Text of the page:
Tailings and Mine Waste Conference

Selection of shear strength profile for desiccated tailings to support an upstream raise Williams, D.J.; Paterson, S.; Yau, R.; Goddard, D. Oct 31, 2015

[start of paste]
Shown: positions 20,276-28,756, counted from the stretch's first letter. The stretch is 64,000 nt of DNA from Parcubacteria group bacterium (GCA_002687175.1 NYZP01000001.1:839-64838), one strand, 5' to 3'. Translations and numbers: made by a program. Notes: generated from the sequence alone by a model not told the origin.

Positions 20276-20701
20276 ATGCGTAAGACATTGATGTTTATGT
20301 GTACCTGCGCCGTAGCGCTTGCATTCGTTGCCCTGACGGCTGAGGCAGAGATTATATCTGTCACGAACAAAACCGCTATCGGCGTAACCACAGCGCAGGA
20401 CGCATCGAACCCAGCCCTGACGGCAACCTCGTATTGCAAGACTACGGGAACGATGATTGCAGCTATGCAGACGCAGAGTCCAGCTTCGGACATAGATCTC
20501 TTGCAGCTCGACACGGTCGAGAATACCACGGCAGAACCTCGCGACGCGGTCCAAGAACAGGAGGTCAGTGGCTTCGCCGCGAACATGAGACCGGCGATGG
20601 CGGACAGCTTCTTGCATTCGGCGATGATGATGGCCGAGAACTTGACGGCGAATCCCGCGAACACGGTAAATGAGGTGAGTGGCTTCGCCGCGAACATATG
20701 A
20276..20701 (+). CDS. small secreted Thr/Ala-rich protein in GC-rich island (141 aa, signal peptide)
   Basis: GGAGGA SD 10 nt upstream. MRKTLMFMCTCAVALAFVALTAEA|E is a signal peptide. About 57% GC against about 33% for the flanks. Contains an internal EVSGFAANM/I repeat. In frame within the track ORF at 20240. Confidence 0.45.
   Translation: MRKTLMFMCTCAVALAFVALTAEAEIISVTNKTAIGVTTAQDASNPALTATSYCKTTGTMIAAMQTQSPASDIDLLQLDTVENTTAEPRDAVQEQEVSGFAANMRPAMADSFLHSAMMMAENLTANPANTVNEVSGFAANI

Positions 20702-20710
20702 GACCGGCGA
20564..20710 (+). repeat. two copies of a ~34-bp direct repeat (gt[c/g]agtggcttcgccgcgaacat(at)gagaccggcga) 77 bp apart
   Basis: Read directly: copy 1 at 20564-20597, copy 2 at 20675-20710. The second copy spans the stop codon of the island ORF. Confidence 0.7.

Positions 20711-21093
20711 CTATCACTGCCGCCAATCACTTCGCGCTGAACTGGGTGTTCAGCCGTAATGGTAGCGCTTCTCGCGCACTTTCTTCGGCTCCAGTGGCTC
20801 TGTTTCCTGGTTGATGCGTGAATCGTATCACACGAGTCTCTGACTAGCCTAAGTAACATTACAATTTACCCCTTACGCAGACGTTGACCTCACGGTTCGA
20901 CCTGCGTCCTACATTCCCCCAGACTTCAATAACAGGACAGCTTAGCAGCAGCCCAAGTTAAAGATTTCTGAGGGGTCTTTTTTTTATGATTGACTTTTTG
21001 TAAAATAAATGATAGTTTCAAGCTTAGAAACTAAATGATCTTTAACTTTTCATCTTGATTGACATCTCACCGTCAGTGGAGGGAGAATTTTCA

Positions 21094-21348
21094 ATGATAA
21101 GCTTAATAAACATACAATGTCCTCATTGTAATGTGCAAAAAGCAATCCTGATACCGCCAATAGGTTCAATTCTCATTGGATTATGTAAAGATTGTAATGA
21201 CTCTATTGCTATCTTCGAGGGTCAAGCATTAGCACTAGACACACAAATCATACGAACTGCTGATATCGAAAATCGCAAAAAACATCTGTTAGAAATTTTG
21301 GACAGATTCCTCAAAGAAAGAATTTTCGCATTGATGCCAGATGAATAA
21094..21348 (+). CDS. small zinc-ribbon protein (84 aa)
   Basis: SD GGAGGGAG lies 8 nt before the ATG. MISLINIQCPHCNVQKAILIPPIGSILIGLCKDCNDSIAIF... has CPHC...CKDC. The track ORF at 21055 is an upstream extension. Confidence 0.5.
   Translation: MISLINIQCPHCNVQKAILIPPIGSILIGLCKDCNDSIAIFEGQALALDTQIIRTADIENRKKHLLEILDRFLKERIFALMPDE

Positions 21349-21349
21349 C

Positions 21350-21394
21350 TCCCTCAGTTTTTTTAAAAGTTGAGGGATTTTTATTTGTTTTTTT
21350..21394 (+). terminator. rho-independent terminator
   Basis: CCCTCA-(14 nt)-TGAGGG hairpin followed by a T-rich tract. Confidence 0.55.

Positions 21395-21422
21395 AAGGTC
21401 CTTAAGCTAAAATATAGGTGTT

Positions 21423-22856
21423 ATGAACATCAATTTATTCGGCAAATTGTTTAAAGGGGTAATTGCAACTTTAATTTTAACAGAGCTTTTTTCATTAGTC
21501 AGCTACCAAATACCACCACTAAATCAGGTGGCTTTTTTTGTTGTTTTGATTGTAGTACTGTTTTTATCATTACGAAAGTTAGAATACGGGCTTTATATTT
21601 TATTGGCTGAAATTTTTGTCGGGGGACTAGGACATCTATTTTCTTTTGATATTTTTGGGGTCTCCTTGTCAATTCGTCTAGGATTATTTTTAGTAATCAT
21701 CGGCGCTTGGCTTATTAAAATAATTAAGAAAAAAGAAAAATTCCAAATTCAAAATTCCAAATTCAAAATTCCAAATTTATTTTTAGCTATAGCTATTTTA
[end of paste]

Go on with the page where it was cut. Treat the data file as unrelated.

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Proceedings Tailings and Mine Waste 2015 Vancouver, BC, October 26 to 28, 2015  Selection of shear strength profile for desiccated tailings to support an upstream raise D.J. Williams The University of Queensland, Australia S. Paterson, R. Yau SRK Consulting, Australia D. Goddard Cannington Mine, Australia ABSTRACT The shear strength profile of existing tailings is crucial for supporting an upstream embankment raise for a conventional surface slurried tailings storage both safely and with acceptable settlements. The existing tailings will need to be desiccated in order to provide adequate bearing capacity for the raise, and will require geotechnical investigation to demonstrate this. Typical geotechnical investigation methods include in situ vane shear testing and cone penetration testing (CPT), usually including pore pressure measurement and possibly including seismic measurements. The vane shear and CPT may use the same rig. Heavily desiccated tailings may allow direct access using a conventional rig. Otherwise, a rig with wide tracks may be required, or access roadways may have to be constructed over the tailings. The data from these tests are then interpreted to determine the shear strength profile for the desiccated tailings, to enable geotechnical slope stability and settlement analyses of the proposed upstream embankment raise. The paper describes a case study of the geotechnical investigation, test data interpretation and geotechnical design considerations for a proposed upstream embankment raise on heavily desiccated tailings. The focus is on test data interpretation, which is an area that is often deficient. Keywords: cone penetration test, desiccated tailings, shear strength, upstream raise, vane shear  1 INRODUCTION South32’s Cannington Underground Mine is located 250 km south-east of Mount Isa in northwest Queensland, Australia, and has produced silver, lead and zinc since 1997. The ore is ground to -180 micron, and processed to produce Sandy SILT to Silty SAND-sized tailings. The tailings are thickened in a high rate thickener and discharged at 65% solids by mass. Of the tailings produced by the processing of the ore, 60% is returned underground as cement paste backfill, and 40% reports to a surface tailings storage facility (TSF) comprising three cells. Tailings deposition into Cell 1 ceased about 4 years ago, and the embankment is proposed to be raised by the upstream method using borrow material located partially on heavily desiccated tailings to accommodate tailings from late 2017. The proposed upstream raise of Cell 1 is the optimal solution to cost-effectively and safely provide additional tailings storage capacity beyond the filling of Cell. This paper describes the geotechnical investigation, test data interpretation and geotechnical analyses for the proposed upstream Cell 1 embankment raise on heavily desiccated tailings, focusing on test data interpretation, which is an area that is often deficient. 2 DESCRIPTION OF SITE Proceedings Tailings and Mine Waste 2015 Vancouver, BC, October 26 to 28, 2015  A description of the pertinent features of the Cannington Mine site is given in the following sections. 2.1 Surface tailings storage facility The surface TSF comprises three cells. Cell 1, with an area of 44 ha, and Cell 2, with an area of 44 ha, were constructed in the late 1990’s, and have each been raised a number of times to reach their current embankment heights. Tailings deposition into Cell 1 ceased about 4 years ago and deposition into Cell 2 ceased about 1 year ago. Cell 3, with an area of 58 ha, was completed in May 2014 and is currently the active cell. Cell 3 is expected to be filled by August to October 2017. A 20 September 2013 aerial view of the Cannington surface TSF, with Cell 2 still operational and Cell 3 under construction, is shown in Figure 1, and a view of the heavily desiccated surface of Cell 1 is shown in Figure 2.  Figure 1: Aerial view of Cannington’s surface TSF (Google Earth 20 September 2013). Figure 2: View of heavily desiccated surface of Cannington’s surface TSF Cell 1. 2.2 Site climatic setting and water balance Figure 3 shows yearly rainfall data since 1887 for Devoncourt Station (Bureau of Meteorology 2015), which is located halfway between Mount Isa and Cannington mines in Queensland, Australia. The mean yearly rainfall is about 400 mm, trending upwards over time. The 10th Cell 1 Cell 2 Cell 3 Proceedings Tailings and Mine Waste 2015 Vancouver, BC, October 26 to 28, 2015  percentile and 90th percentile yearly rainfalls are about 160 mm and about 700 mm, respectively, representing a measure of the rainfall range from year to year.  Figure 3: Yearly rainfall data since 1887 for nearby Devoncourt Station. Figure 4 shows that monthly rainfall is concentrated between December and April for Devoncourt Station. Figure 4 also shows the 10th and 90th percentile and highest recorded monthly rainfalls, which show a tremendous range. The 10th percentile monthly rainfalls are minimal, at up to 12 mm, the 90th percentile monthly rainfalls range from 10 to 225 mm, and the highest recorded monthly rainfalls range from 40 to almost 700 mm, the latter equal to the 90th percentile yearly rainfall. Figure 5 shows the mean and highest daily rainfalls for Devoncourt Station. The mean daily rainfall ranges from 3.5 to 100 mm, while the highest recorded daily rainfall ranges from 30 to 215 mm. The current Cell 3 decant pumping capacity is about 240 m3/hr (or 10 mm/day over the 58 ha surface area of Cell 3), of which 100 m3/hr on average is required to meet the production of supernatant (or 4 mm/day over the 58 ha surface area, leaving 6 mm/day available to handle rainfall runoff). This decant pumping capacity is dwarfed by the maximum mean and highest daily rainfall totals of 100 mm and 215 mm, respectively, which would require 17 to 36 days to pump out with continued tailings deposition. The spillways are designed for the 1 in 10,000 year Annual Return Interval (ARI) rainfall event, which is a similar to the 1 in 1,000 year ARI rainfall event plus wave run-up, and approaches the Probable Maximum Flood (PMF). 2.3 Rationale for upstream raising of Cell 1 The rationale for the expansion of the TSF by the upstream raising of Cell 1 is that this would take advantage of the desiccation-induced strengthening of the tailings in Cell 1 during the 4 years since the last deposition of tailings. Further, it would only require the three perimeter walls of Cell 1 to be raised by the required 3 m to RL 272.0 m, since the wall adjoining Cell 2 is already at RL 272.0 m. Proceedings Tailings and Mine Waste 2015 Vancouver, BC, October 26 to 28, 2015     Figure 4: Monthly rainfall data for nearby Devoncourt Station.  Figure 5: Daily rainfall data for nearby Devoncourt Station.  Proceedings Tailings and Mine Waste 2015 Vancouver, BC, October 26 to 28, 2015    2.4 Risk level and stability of upstream raise of Cell 1 The factors affecting the risk level and stability of the proposed upstream raise of Cell 1 of Cannington’s surface TSF include the shear strength of the tailings and the level of the phreatic surface within the perimeter embankments, piping and erosion potential, earthquake-induced loading of the perimeter embankments, construction pore water pressures, and seepage through the perimeter embankments. 2.5 Borrow materials and compaction The upstream raise of the Cell 1 embankment is to be constructed using available borrow materials located to the north-east of the TSF, including alluvium and residual soil. About 107,000 m3 of clayey fill is required, plus about 24,500 m3 of rock fill from the underground mine as a source of rip rap, if this is required to protect the faces of the raise. Some of the available clayey soils have been assessed as potentially dispersive, giving the raise a potential to pipe and erode, although the testing was carried out using deionised water, representing a worst case. To address the potential risk of piping, it is proposed to keep supernatant water (and high hydraulic gradients) away from the upstream face of the raise. To address the potential risk of erosion of the upstream face of the raise during periods of prolonged heavy rainfall, leading to the ponding of flood waters against the upstream face, it is proposed to place an HDPE geomembrane against the face, as was done for the Cell 3 embankment. The decant is proposed to be located against the internal embankment separating Cells 1 and 2. A geotextile separation layer is proposed between the desiccated tailings and the Cell 1 upstream raise, serving to allow the pore water pressure-induced upward flow of tailings water to pass into the raise, while limiting the mixing of the underlying tailings and the placed borrow material. The 3.0 m raise will induce excess pore water pressures of up to 60 kPa, which could cause a rise in the perched water table (currently at an average depth of about 4.6 m below the tailings surface) within the desiccated tailings by up to 6 m, taking it well up into the raise. However, these will dissipate over time and result in a strengthening of the tailings. Field compaction of clayey fill is typically specified in terms of laboratory Standard compaction testing. However, this has in the past proved problematic at Cannington due to the low natural gravimetric moisture content of the available clayey borrow material and the difficulty experienced in wetting it up to the moisture content specified in terms of laboratory Standard compaction testing. An alternative is to specify field compaction in terms of laboratory Modified compaction testing, which achieves its higher Maximum Dry Density (MDD) at a lower Optimum Moisture Content (OMC), closer to the natural gravimetric moisture content of the available clayey borrow materials and largely avoiding the need to moisture condition this material. The (approximately 4.5 times) higher compactive effort applied in laboratory Modified compaction testing, compared with laboratory Standard compaction testing, results in a higher compacted dry density. This ensures that both compaction methods compact the material to similar degrees of saturation. Previous experience has been that the dry density specified based on laboratory Standard compaction testing is generally exceeded in the field, indicating that the same field compaction equipment should be capable of achieving the dry density specified based on laboratory Modified compaction testing. The appropriate compaction specifications are -1 to +3% of OMC for laboratory Modified compaction testing, and a minimum field dry density of 95% of Modified MDD. There is no advantage in using decant water to wet-up the available clayey borrow material to the required moisture content, since this is recycled to the plant, and would otherwise have to be made up using Great Artesian Basin (GAB) water, and there is a reluctance to use decant water outside the TSF.  Proceedings Tailings and Mine Waste 2015 Vancouver, BC, October 26 to 28, 2015   3 GEOTECHNICAL INVESTIGATION AND INTERPRETATION The geotechnical investigations reported by SRK Consulting (2015) included Dynamic Cone Penetration Tests carried out in the desiccated Cell 1 and 2 tailings, which highlighted the far greater desiccation of the Cell 1 tailings that had been left to desiccate about 4 times as long as the Cell 2 tailings since the last deposition of tailings. Twelve Cone Penetration Tests with pore water pressure measurement (CPTu) and in situ vane shear testing were carried out in the heavily desiccated Cell 1 tailings. Laboratory characterisation and geotechnical parameter testing was carried out on tailings and borrow samples. 3.1 Interpretation of CPTu and vane shear results The consolidation state of a soil may simply be interpreted using the method of Schmertmann (1978), which was applied to all 12 CPTu cone resistance profiles with depth in the heavily desiccated Cell 1 tailings. The Schmertmann (1978) method involves extrapolating lines through the lower bounds of the cone resistance profiles to the surface. The lower bound line intersecting the surface to the right of the origin indicates under-consolidated tailings, passing through the origin indicates normally-consolidated tailings, and intersecting the surface to the right of the origin indicates over-consolidated (usually desiccated) tailings. In addition, the depth to the (presumed) perched water table within the tailings was estimated based on the measured pore water pressures. A typical interpretation is shown in Figure 6. The upper layer of the tailings in Cell 1 is seen in Figure 6 to have become heavily over-consolidated due to 4 years of desiccation since tailings deposition ceased. The layer below that is generally somewhat desiccated (over-consolidated) due to intermittent surface desiccation followed by re-wetting by fresh tailings, or normally-consolidated (maintained under water), and occasionally under-consolidated (unable to drain the self-weight-induced excess pore water pressures). The layer of tailings above the foundation is drained or desiccated. The spikes in cone resistance profile indicate sandy lenses. The range and average interpreted consolidation states and estimated perched water table depths estimated from the 12 CPTu profiles in Cell 1 tailings are summarised in Table 1. Based on CPTu dissipation testing, the horizontal coefficient of consolidation of the Cell 1 tailings was estimated to be in the range from 1,000 to 5,000 m2/yr, and the saturated hydraulic conductivity of the Cell 1 tailings was estimated to range from 0.3 x 10-7 to 1 x 10-6 m/s, with a median value of 3 x 10-7 m/s (SRK Consulting 2015). 3.2 Vane shear results and correlation with CPTu cone resistance Vane shear strength testing carried out in the Cell 1 tailings gave the data shown in Figure 7 (SRK Consulting 2015). There is a lack of vane shear strength data in the upper 4 m constituting the desiccated crust since the crust was too stiff to test. Correlating the vane shear strengths Su with the corresponding CPTu cone resistance values Qc gives the bearing capacity factor Nc : Nc = Qc / Su (1)  Values for the peak and remoulded bearing capacity factors are plotted in Figure 8. The reported vane shear strength data and the calculated bearing capacity factors are very scattered. The range of peak bearing capacity factors is 7.8 to 24.0, with an average value of 14.4, while the range of remoulded bearing capacity factors is 53 to 160, with an average value of 88.6. Conservative (lower bound) values of the peak vane shear strength are equivalent to 0.25 times the vertical effective stress, and conservative values of the remoulded vane shear strength are equivalent to 0.04 times the vertical effective stress. The average ratio of the remoulded to the peak vane shear strengths of 0.16 is low compared with ratios expected for tailings of about 0.5 below the water table and about 0.33 above the water table (Williams 2005). The remoulded Proceedings Tailings and Mine Waste 2015 Vancouver, BC, October 26 to 28, 2015  vane shear strength is representative literally of the shear strength that applies on remoulding, such as that caused by loading the tailings so much and so rapidly as to cause “bow-wave” failure.   Figure 6: Typical interpreted consolidation state and depth to water table for a CPTu in heavily desiccated Cell 1 tailings.  Table 1: Interpreted consolidation states and estimated perched water table depths from CPTu profiles in Cell 1 tailings. ________________________________________________________________________________________________________    Layer description     Layer thickness (m)    Depth to perched water table (m) ________________________________________________________________________________________________________ Range  Heavily desiccated      1.8 to 4.8          2.6 to 7.0 Somewhat desiccated     0.0 to 7.5 Under-consolidated     0.0 to 5.4 Normally-consolidated    0.0 to 10.6 Drained/desiccated      0.0 to 3.8 Foundation        from 7.8 to 16.4 Average  Heavily desiccated       2.8            4.6 Somewhat desiccated      2.5 Under-consolidated      0.4 Normally-consolidated     3.9 Drained/desiccated       2.1 Foundation         from 12.0 ________________________________________________________________________________________________________ Proceedings Tailings and Mine Waste 2015 Vancouver, BC, October 26 to 28, 2015    Figure 7: Peak and remoulded vane shear strengths with depth in Cell 1 tailings  Figure 8: Calculated peak and remoulded bearing capacity factors with depth in Cell 1 tailings Proceedings Tailings and Mine Waste 2015 Vancouver, BC, October 26 to 28, 2015   Skempton and Henkel (1953) were the first to suggest an empirical relationship between undrained shear strength Su and vertical effective stress v’. For normally-consolidated (nc) soils (in the context of tailings, those always stored below water): (Su / v’)nc = 0.11 + 0.37 (IP/100) (2)  where IP is the Plasticity Index. For over-consolidated (oc) soils (in the context of tailings, those subjected to desiccation drying followed by re-wetting): (Su / v’)oc = (su / v’)nc .OCRm (3)  where OCR is the over-consolidation ratio and m is an empirical exponent, generally taken as 0.8. Inputting the values of the parameters for Cannington Cell 1 tailings, Equation (2) gives (su / v’)nc = 0.17, which is low compared with the value typical for normal soils of 0.25. It will be subsequently be shown that a value for (su / v’)nc of 0.25 is consistent with the CPTu and vane shear data, and can be adopted. The upper Cannington Cell 1 tailings are clearly over-consolidated due to their heavy desiccation, leading to a higher value for (Su / v’)oc. All 12 CPTu cone resistance profiles are plotted in Figure 9, together with the average profile. In Figure 10, the CPTu cone resistance data have been multiplied by the average peak bearing capacity factor of 14.4 (from Table 1) to provide the estimated profiles of peak shear strength with depth, again including the average profile, plus the “smoothed” lower bound of the average profile, ignoring the peaks caused by the sandy lenses.  Figure 9: CPTu cone resistance versus depth profiles. Also shown in Figure 10 are the approximate normally-consolidated, self-weight profile and the approximate over-consolidated profile, the latter made to match the smoothed average profile below the water table (from about 4.6 m depth). The average OCR is approximately 3.15 and, Proceedings Tailings and Mine Waste 2015 Vancouver, BC, October 26 to 28, 2015  using Equation (3), (su / v’)oc ~ 0.63, 2.5 times the adopted normally-consolidated value of 0.25. The remoulded values are approximately 0.4 times these values, but will only be realised if remoulding is initiated.  Figure 10: Estimated peak shear strength versus depth profiles. In Figure 11, the smoothed average and self-weight profiles have been matched to the factored CPTu cone resistance versus depth profile, to obtain and estimate the average remoulded bearing capacity factor of 36 (rather than the average value of 88.6 given in Table 1), and a more reasonable average ratio of remoulded to peak vane shear strength of 0.4. 3.3 Laboratory characterisation and geotechnical parameter testing The Cannington tailings particle size distribution is Silty SAND to Sandy SILT-sized, with 40 to 70% sand-size (0.06 to 1.5 mm), 37 to 63% silt-size (0.002 to 0.06 mm), and 3 to 7% clay-size (<0.002 mm). The tailings are generally non-plastic, with a Liquid Limit of 14 to 16%. The specific gravity of the tailings is about 3.15, and the near surface settled and desiccated dry density is about 1.76 t/m3. The drained shear strength parameters reported for the tailings were an effective cohesion of 0 kPa, and an effective friction angle of 39o (SRK Consulting 2015). The available borrow material typically has the particle size distribution of Gravelly, Clayey, Sandy SILT, with <10% gravel-size (>2 mm), 10 to 35% clay-size, 15 to 35% sand-size, and 35 to 50% silt-size. The fines classify as intermediate to high plasticity. The specific gravity is generally 2.60 to 2.65, and the compacted dry density was generally 1.80.1 t/m3, corresponding to a void ratio of 0.4 to 0.45. Limited consolidated undrained and unconsolidated undrained triaxial testing of compacted borrow material suggested an effective cohesion of 12 kPa, and an effective friction angle of 22o. The drained shear strength parameters of the compacted borrow material were an effective cohesion of 0 kPa, and an effective friction angle of 29 to 31o. Hydraulic conductivity tests on compacted borrow specimens indicated values ranging from 0.073 to 1.9 x 10-9 m/s, with an average value of 0.5 x 10-9 m/s.  Proceedings Tailings and Mine Waste 2015 Vancouver, BC, October 26 to 28, 2015    Figure 11: Estimated remoulded shear strength versus depth profiles. 4 GEOTECHNICAL DESIGN CONSIDERATIONS The geotechnical design considerations for the proposed upstream raise of Cell 1 of Cannington’s surface TSF include the shear strength of the tailings and the level of the phreatic surface within the perimeter embankments, piping and erosion potential, earthquake-induced loading of the perimeter embankments, construction pore water pressures, and seepage through the perimeter embankments. The discussion in Section 3.1 indicates that the heavily desiccated Cell 1 tailings provide a more than adequate shear strength to support the proposed 3 m raise. The available shear strength and low phreatic surface ensure adequate geotechnical stability of the proposed raise. The calculated factors of safety satisfy the ANCOLD (2012) minimum factor of safety of 1.3. Consolidation settlement of the average 12 m depth of tailings underlying the raise is estimated to be between 150 mm and 250 mm (1.25 to 2.1% of the depth of tailings), the range depending on the level of the perched water table. It is noted that any settlement of the raise itself would be minor and would likely occur largely during construction and not be seen. Earthquake-induced liquefaction is dependent on four conditions being met (Williams, 1988): 1. a sufficient earthquake-induced peak ground acceleration, generally above 0.13 g; 2. silty to fine-grained sand-size; 3. near to full saturation; and 4. a loose consistency. The maximum design peak ground acceleration estimated for the Cannington site is only 0.049 g, much lower than would normally be required to induce liquefaction of susceptible Proceedings Tailings and Mine Waste 2015 Vancouver, BC, October 26 to 28, 2015  materials. Hence, earthquake-induced liquefaction of the Cannington tailings is extremely unlikely, as confirmed by SRK Consulting (2015). While the particle size distribution of the Cannington tailings is potentially liquefiable, they are unsaturated and relatively dense due to desiccation. Further, the deeper the water table within the tailings, the greater the overburden stress available to resist possible liquefaction. Construction of the Cell 1 upstream raise will induce excess pore water pressures in the underlying tailings, which may impact geotechnical stability in the short-term. It is therefore essential that the raise be constructed progressively using appropriately-sized equipment, over the entire length of the embankment, to allow the dissipation of these pore water pressures. Their dissipation will increase the shear strength of the tailings, enabling further embankment fill to safely be supported. Seepage through the perimeter embankments of the raised Cell 1 of Cannington’s surface TSF is not expected to increase as a result of the raise. Embankment seepage is known to be driven by tailings water during operations, not by wet season rainfall, although the last 3 years have been unseasonably dry and little seepage has occurred. Seepage control during and beyond operations is expected to include a seepage interception trench around the toe of the perimeter embankments, connected to sumps at low points, and a seepage monitoring plan. 5 CONCLUSION A case study has been described in which heavily desiccated tailings are shown to provide adequate bearing capacity to cost-effectively and safely support a proposed 3 m high upstream embankment raise on a conventional surface slurried tailings storage facility. Data from cone penetration and vane shear testing of the tailings were interpreted to determine their shear strength profile. The geotechnical design considerations for the proposed upstream embankment raise on heavily desiccated tailings were then discussed. The key message of the paper is the importance of undertaking careful test data interpretation to ensure the reliable design and construction of an upstream raise partially supported on desiccated tailings. 6 ACKNOWLEDGEMENT The management of South32’s Cannington Mine is acknowledged for providing access and granting approval to publish the tailings data contained in this paper. 7 REFERENCES ANCOLD. 2012. Guidelines on Tailings Dams – Planning, Design, Construction, Operation and Closure. Bureau of Meteorology. 2015. Available from <http://www.bom.gov.au> [Accessed on 6 August 2015]. Google Earth. 20 September 2013. Available from <https://www.google.com/earth/> [Accessed on 6 August 2015]. Schmertmann, J.H. 1978. Guidelines for cone penetration test, performance and design. Federal Highway Administration, Report FHWA-TS-78-209, Washington, July 1978. Skempton, A.W. and Henkel, D.J. 1953. The post-glacial clays of the Thames estuary at Tilbury and Shellhaven. Proceedings of the 3rd International Conference on Soil Mechanics and Foundation Engineering, Zurich, Switzerland, 16-27 August 1953, I, pp. 302-308. SRK Consulting. 2015. Cannington TSFE2 Cell 1 Tailings and Embankment Investigation – Factual and Interpretive Report. May 2015. Williams, D.J. 1988. Potential engineering risks in the earthquake hazard to the east coast of Queensland. IEAust, Civil Engineering Transactions, CE30/5, pp. 307-317. Proceedings Tailings and Mine Waste 2015 Vancouver, BC, October 26 to 28, 2015  Williams, D.J. 2005. Chapter 17: Placing covers on soft tailings. In: Ground Improvement-Case Histories, pp. 491-512, Eds B. Indraratna and Chu Jian. (Elsevier: Oxford).